Slavic countries have very curious hair traditions. And this time, we’ll talk about Hungary and its folk hairstyles and headwear. The local women strictly preserved their old traditions regarding hair up to the mid-20th century. In some villages, these traditions still exist, though they’re not as widespread. In the past, say 100-200 years ago, it was a big deal as to what hairdo and headpiece a little girl, young maiden, bride, married woman with and without children, elderly woman, spinster, or widow uses. Every marital and social status needed to be showed off by the woman’s appearance and easily recognized by other people.
We’d like to thank YouTube channel “PrettyShepherd” for this interesting and useful info.
In the past, the woman’s hair was something that showcased her age, marital status, status in society, gender (obviously), and other important features. Today, we don’t realize how strict the rules were and how important it was to wear your hair appropriately because we can do just about anything with our hair and use any headwear we like. But centuries ago, every little thing counted. And every woman treated her hair in thorough accordance to tradition.
So, in this material, we’ll talk about different hairstyles and headpieces used by Hungarian women throughout their life – from little girls to elder women and from single females to widows. We must admit that similar hair traditions and rules we often find in other Slavic cultures, especially in the neighboring countries.
Fun fact! In the past, women (not only in Hungary but in many Slavic countries) traditionally washed their hair once a month and combed it once a week. They used various herbal decoctions, and their hair looked shiny and healthy.
We’re not talking about babies, obviously, because they don’t have much hair. And their headdresses depended on the weather and comfort more than on anything else.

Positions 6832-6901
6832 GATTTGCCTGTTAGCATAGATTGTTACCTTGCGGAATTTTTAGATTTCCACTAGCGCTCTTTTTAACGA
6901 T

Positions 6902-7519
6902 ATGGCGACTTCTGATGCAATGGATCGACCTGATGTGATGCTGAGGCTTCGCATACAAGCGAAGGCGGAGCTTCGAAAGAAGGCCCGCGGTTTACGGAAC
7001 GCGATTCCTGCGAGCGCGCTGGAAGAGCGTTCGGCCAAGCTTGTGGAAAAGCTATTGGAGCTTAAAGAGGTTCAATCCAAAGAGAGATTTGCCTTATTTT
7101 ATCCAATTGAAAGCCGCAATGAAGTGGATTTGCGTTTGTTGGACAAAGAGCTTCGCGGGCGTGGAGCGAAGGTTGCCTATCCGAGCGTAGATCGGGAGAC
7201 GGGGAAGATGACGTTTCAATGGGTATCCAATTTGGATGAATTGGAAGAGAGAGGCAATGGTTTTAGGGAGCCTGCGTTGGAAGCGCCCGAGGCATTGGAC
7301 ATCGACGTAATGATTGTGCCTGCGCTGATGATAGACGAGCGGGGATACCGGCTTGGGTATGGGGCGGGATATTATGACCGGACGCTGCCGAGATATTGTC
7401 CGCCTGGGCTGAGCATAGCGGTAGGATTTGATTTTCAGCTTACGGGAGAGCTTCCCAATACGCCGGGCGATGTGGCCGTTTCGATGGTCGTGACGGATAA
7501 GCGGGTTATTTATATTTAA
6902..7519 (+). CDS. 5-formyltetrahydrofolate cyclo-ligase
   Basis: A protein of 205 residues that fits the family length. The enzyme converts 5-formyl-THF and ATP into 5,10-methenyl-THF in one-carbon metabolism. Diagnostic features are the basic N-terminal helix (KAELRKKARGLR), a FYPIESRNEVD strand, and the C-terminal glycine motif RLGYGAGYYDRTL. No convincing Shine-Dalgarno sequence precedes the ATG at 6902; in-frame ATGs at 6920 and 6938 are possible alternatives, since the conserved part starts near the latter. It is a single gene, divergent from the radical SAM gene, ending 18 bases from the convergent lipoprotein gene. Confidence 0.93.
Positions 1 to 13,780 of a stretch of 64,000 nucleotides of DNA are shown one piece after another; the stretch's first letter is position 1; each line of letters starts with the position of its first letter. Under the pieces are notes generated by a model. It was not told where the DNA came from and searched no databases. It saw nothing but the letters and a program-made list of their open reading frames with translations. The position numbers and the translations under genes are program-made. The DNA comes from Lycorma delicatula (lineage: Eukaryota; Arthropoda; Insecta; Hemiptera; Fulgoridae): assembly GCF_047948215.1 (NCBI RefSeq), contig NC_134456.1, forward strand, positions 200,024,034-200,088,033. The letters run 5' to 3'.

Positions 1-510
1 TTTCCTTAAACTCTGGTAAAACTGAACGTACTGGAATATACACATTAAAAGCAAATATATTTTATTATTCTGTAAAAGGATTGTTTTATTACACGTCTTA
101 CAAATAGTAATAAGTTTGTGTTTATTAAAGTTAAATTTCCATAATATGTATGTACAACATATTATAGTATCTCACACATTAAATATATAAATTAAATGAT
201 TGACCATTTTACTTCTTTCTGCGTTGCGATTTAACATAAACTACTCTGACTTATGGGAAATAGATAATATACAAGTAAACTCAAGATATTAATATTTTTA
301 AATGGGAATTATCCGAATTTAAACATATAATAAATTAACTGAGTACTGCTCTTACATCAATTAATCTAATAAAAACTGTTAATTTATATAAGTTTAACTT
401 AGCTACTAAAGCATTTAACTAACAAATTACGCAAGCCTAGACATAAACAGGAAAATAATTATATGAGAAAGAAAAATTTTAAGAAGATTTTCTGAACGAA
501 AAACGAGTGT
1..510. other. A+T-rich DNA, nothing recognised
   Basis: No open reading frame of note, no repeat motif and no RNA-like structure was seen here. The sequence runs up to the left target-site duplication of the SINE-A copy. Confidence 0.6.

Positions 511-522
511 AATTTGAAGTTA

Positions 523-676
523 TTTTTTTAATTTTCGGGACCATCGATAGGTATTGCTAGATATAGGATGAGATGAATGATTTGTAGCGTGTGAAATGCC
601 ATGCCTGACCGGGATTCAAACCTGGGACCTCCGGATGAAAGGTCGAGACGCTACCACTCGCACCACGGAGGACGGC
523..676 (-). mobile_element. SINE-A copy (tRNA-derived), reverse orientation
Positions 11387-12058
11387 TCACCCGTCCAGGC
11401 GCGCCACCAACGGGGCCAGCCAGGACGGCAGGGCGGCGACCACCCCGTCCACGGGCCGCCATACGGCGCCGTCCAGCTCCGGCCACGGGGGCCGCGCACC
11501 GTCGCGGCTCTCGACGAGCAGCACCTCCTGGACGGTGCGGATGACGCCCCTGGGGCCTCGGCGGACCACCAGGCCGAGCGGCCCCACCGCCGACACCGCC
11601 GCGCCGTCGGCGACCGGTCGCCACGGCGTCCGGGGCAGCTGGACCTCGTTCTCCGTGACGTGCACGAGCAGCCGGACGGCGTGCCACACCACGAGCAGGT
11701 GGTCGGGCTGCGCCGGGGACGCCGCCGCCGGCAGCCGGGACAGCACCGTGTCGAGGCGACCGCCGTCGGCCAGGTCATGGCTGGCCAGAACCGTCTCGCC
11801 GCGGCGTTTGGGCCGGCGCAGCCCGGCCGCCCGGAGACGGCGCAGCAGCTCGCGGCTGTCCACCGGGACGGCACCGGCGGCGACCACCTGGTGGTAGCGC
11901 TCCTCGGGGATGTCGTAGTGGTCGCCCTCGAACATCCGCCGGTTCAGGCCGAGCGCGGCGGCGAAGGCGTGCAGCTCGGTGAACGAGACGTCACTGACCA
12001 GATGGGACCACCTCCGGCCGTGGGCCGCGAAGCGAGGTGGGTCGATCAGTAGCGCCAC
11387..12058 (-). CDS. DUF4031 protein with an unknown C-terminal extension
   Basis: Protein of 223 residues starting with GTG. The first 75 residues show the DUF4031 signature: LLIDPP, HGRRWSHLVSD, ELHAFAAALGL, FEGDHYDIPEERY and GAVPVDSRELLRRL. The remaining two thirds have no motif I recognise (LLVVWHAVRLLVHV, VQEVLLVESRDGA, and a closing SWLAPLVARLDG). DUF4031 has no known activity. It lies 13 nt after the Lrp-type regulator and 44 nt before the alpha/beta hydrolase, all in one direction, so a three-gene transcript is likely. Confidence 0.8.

Little girls in Hungary traditionally wore their hair braided so that it was out of the way. Parents didn’t cut their daughters’ hair short because a woman was judged by the length, thickness, and healthiness of her hair. So, it was important to have long and good-looking hair.
Usually, they used French or Dutch braids, which keep the hair close to the head and hold it tightly in place. Also, the hair was often divided into several sections and braided – such hairdos look neat and keep the hair firmly in place.
Often, girls wore velvet or embroidered ribbons tied around their head above the forehead, like a headband. These helped to keep all the tiny loose hairs off the face.
You have to understand as well that peasant women didn’t have a lot of time to dedicate to their own and their daughters’ hair. So, no elaborate hairstyles, only practical and handy ones. And only hairdos that lasted at least one whole day. Just imagine a family with a dozen girls, every one of which needed to take care of her hair every morning – older girls could braid their own hair, but the youngsters depended on their mother. How much time did they possibly need?!